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GHEITI Technical Round Table On Implementation Of The Guidelines For The Utilisation Of Mineral Royalties PDF Print E-mail

It is a great pleasure for me to make this few opening remarks at this important workshop on the implementation of the Guidelines for the utilization of the Minerals Royalties that government sends back to districts and communities impacted by mining.

Let me start by underscoring the fundamental objective of government’s fiscal decentralization policy which is being implemented by the Ministry of Finance. The fundamental objective of our fiscal decentralization policy is to guarantee that the transfer of financial resources from central government to Metropolitan, Municipal and District Assemblies and the mobilisation of domestic revenue by local government authorities are accompanied by sufficient autonomy to allocate these resources.

We are however not oblivious to enormous challenges faced by our MMDAs in terms of limited capacity and inadequate skills in financial management, expenditure monitoring and budgeting. This situation is exacerbated by inadequate supervision and weak oversight functions resulting in weak accountability and transparency of the MMDAs. As a result the capacity to translate central government disbursements, including portions of mining royalties into consistent development at the local community level is weak and at best work in progress. It is hoped that the recent general improvements in the central government budget management through the implementation of the Ghana Integrated Financial Management Information System (GIFMIS) will filter down adequately to the district level to resolve some of these problems. Government is very much committed to the fiscal decentralization process.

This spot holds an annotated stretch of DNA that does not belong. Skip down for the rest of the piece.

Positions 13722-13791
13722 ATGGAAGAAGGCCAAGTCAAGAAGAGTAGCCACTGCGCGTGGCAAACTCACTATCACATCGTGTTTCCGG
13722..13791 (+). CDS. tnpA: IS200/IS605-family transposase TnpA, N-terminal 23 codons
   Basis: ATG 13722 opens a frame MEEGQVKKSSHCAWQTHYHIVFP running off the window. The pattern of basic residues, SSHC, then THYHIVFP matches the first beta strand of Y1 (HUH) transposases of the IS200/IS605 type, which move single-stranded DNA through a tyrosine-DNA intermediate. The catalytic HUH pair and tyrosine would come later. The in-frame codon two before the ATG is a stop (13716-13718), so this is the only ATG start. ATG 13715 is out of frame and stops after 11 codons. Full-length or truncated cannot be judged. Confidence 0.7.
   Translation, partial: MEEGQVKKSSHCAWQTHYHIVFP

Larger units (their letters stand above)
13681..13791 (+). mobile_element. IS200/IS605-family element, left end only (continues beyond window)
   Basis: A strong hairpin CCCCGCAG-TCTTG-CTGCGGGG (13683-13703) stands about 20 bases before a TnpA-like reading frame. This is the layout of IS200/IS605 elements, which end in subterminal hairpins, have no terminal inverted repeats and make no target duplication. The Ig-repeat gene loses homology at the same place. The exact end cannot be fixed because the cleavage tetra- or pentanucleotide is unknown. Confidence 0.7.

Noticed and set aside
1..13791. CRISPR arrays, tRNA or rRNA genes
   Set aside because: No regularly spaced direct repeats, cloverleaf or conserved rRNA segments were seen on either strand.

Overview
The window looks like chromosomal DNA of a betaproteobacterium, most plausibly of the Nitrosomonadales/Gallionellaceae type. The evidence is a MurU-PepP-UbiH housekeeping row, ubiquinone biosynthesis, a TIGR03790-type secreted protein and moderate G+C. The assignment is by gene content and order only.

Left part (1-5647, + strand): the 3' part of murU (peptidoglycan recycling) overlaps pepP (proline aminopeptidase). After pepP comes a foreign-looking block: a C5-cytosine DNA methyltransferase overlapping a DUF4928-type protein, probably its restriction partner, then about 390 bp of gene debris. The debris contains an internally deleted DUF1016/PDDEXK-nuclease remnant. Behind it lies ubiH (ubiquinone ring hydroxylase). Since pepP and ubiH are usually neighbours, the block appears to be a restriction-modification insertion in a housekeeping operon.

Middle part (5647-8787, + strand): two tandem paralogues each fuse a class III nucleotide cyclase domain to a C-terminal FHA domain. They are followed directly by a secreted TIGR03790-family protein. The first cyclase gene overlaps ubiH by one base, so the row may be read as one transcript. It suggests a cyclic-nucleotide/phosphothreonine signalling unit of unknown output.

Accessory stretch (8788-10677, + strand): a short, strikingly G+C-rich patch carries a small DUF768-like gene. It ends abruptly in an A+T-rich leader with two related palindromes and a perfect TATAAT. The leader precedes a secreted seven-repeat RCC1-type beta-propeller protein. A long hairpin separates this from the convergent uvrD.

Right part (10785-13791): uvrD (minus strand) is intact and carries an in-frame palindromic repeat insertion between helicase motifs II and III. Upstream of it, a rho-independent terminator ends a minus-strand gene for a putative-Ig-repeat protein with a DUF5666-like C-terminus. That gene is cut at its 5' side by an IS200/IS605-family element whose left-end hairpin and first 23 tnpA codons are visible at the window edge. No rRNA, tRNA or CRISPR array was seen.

Mr. Chairman, whatever the case may be, we expect MMDAs to demonstrate fiscal accountability and transparency in all revenue mobilization and expenditure decisions they make. Citizens at the local level should be able to hold District Assemblies to account for the services they provide. To do this, people need information about what decisions Assemblies are taking and how public money is being spent. It is therefore important that information on Assembly revenues and expenditures are disseminated to all citizens to increase citizens’ access to information.

I therefore wish to commend the work of the Ghana EITI for tracking the mineral revenues going to Metropolitan, Municipal and District Assemblies and how they are utilized thereby empowering the citizenry to demand accountability.

Distinguished Ladies and Gentlemen, for more than two decades, mining has remained a very significant sector of Ghana’s economy. The sector contributes 6 percent to Gross Domestic Product (GDP), 17.5 percent of total corporate tax earnings and 26.7 percent of total government revenues. The mining sector of the country have therefore generated value by providing revenues to support the national budget, amenities to rural and provided means of employment for both skilled and un-skilled people in the country.

However,  there are also questions being raised  as far as the revenues from the sector are concerned, notable among them are how much should be saved and how much should be invested, and in what? How do we to achieve fairness in the distribution mineral revenues? How should the revenue be shared? – revenue distribution between mining companies as investors, the government acting for the people of the country who are the owners of the resources through levies and taxes, the mine workers as partners to the investors in production, the communities as the direct beneficiaries of the land which contains the minerals and bear the blunt of the mining activities through royalties ? In other words how do we ensure that revenue from mining is distributed equitably and in a way that balances and manages conflicts and concerns both at local and national levels? I do not wish to provide answers to these questions at this forum.

 

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